The spell of fine weather is mercifully continuing and is what used to be called an ‘Indian summer’. The origins of this expression seem to be lost in obscurity but I believe that the ‘Indian’ refers to native North Americans and a harking back to the conditions that they used to remember. Anyway, any spell of fine and dry weather is appreciated at this time of year. Personally, I like to get December 21st out of the way as after that date, it ought to be getting that little bit lighter (rather than darker as is the case at the moment). After our walk in the park and the collection of our newspaper, we had only the briefest of stops and chats as I had to get back by about 12.30 so that I could set off for my hospital appointment in the afternoon. I knew where the treatment centre was in Kidderminster and gave myself about 40 minutes to go the 12-13 miles. All is well until I was approaching the centre of Kidderminster to joing a large ring road that would eventually take me to my destination. The blocked off road pointed left and said ‘Diversion’ and that was that. If you no idea about the topography of Kidderminster, you would have utterly been thrown because you were sent all round the houses with no indication as how to get to where your ultimate destination might be. I figured out that I probably had to go round three sides of a square in order to try to access the ring road and, fortunately, this turned out to be correct because eventually I found the ring road, sailed past the blocked off access road to Bromsgrove and found the Treatment Centre and its scanners located in the carpark. I did arrive with two minutes before my appointment time at which I was pleased. Then I had to approach 2-3 large mobile units where the scanners are located in the carpark. This is actually quite a sensible arrangement because it means you should not come into contact with any other patients or staff beyond that which is strictly necessary. I approached the door of the mobile unit up a ramp and was greeted with a sign not to force the door but to knock – this I did but to no effect. I descended the ramp and was searching for an alternative entrance before one of the unit staff, sitting in his car, asked if he could be of help. I informed him I was there for a scan and was told ”Oh, we are having our lunch at the moment – go away for 7 minutes and then come back when we might be ready for you’ I decided that it might be a useful and strategic use of my time to pay a visit to the loo before the procedure, which I did in the main hospital. Upon my return to the unit, one other patient was waiting whose appointment was five minutes after mine. Eventually, the door was opened and the person in the queue in front of me was seen first as ‘he was first in the queue. So I waited for about five minutes and then it came to my turn. I have had these procedures before so I know what to expect. Having divested myself of anything metallic and having had a canula inserted for the contrast agent to be administered, I was ready for the off and the whole thing took about 2-3 minutes. Putting all my gear back on, I then had to circumnavigate the traffic system in order to get home. This time, I followed the signs to the Severn Valley preserved railway station and line – this, I know would get me back into the right track, which indeed it did. Evidently, to the people who know the system this is all a ‘piece of cake’ but if you have ever been to that Treatment Centre before, I can imagine that the whole logistics of getting there must have a nightmare. I was very pleased, though, to get home and to have a quiche lunch which had been warming at a low heat in the oven and was easy to prepare once I got home.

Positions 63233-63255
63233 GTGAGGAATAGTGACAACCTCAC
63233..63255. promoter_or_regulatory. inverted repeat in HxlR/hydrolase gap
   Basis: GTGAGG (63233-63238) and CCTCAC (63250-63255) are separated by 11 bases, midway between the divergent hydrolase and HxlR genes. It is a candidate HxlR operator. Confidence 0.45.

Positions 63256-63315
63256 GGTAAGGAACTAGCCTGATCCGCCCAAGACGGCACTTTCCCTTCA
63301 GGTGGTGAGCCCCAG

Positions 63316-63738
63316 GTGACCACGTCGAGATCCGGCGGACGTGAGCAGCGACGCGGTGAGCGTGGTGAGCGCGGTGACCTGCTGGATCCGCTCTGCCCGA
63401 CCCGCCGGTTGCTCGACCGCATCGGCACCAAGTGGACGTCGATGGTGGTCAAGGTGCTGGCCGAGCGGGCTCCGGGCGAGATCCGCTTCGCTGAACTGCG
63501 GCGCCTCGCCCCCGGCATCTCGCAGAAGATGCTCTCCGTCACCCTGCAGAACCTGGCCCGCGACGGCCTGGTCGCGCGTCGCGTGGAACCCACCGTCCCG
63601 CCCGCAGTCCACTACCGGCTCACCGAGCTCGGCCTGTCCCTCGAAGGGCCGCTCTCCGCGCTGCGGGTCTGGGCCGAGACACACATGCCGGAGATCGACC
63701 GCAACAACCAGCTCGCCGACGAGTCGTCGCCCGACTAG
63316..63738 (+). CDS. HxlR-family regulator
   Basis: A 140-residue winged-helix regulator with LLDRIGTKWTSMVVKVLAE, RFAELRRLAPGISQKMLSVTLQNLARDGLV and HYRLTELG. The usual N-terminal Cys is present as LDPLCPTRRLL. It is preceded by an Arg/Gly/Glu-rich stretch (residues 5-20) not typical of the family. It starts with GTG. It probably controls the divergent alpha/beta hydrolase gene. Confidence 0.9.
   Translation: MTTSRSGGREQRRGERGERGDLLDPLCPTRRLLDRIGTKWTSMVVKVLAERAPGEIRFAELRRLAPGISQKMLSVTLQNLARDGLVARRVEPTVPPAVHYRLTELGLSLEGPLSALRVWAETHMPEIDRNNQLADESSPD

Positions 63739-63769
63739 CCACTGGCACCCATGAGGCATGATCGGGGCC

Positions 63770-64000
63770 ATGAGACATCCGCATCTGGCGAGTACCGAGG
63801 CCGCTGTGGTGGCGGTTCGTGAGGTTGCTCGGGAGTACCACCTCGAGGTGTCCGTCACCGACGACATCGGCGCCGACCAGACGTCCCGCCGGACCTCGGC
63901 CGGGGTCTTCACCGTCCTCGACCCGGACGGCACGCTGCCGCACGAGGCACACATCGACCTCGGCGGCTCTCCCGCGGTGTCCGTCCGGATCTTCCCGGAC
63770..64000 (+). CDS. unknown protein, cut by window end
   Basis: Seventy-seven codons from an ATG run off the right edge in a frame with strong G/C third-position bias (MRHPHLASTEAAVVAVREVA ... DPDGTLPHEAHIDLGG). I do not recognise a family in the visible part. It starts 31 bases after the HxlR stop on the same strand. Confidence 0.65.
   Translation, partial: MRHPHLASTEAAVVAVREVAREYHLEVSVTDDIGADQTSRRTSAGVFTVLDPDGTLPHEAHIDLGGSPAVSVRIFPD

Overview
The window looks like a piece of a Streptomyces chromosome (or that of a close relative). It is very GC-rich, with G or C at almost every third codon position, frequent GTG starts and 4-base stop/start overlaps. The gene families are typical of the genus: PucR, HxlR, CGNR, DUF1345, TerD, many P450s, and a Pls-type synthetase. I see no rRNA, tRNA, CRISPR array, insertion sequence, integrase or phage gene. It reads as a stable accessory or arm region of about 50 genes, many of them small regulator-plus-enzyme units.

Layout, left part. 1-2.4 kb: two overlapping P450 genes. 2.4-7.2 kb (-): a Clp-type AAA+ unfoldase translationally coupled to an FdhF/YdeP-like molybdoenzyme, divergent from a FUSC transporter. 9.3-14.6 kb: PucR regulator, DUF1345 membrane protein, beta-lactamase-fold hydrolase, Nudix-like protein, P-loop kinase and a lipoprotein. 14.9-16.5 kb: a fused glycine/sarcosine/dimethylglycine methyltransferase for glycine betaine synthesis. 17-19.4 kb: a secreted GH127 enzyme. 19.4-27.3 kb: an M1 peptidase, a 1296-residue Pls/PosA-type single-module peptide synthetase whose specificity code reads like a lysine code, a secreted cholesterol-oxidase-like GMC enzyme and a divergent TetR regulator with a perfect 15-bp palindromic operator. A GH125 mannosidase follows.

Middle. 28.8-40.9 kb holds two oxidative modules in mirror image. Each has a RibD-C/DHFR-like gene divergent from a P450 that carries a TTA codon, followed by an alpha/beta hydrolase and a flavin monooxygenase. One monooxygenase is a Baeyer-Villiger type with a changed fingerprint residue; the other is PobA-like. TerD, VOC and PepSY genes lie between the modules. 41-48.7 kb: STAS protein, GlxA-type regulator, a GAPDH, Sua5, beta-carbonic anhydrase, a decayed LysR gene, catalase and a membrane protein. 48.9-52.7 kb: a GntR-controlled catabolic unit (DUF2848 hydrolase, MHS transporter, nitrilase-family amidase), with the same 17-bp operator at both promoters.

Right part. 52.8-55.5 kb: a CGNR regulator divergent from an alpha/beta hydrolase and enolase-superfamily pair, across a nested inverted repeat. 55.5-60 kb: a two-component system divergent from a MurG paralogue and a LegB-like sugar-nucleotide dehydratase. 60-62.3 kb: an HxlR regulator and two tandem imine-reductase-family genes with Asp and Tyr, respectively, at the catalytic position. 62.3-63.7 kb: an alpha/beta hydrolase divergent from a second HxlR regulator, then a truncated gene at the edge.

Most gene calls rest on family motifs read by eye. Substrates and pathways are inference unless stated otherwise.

This afternoon is our attendance at church day so we were pleased to be back in the swing of things again. We had quite a long chat with our Irish friends from down the road and we have accepted (gratefully!) an invitation to go round for coffee on Tuesday morning. As we happens we have other things to do on Monday and Wednesday, so we shall look forward to this. As I write at the moment, I am listening to a performance of Verdi’s Rigoletto on Radio 3. I am trying to remember the plot as I write whilst also listening to the music – but Rigoletto is full of sparkling and hummable tunes anyway (‘La donna è mobile’) for example.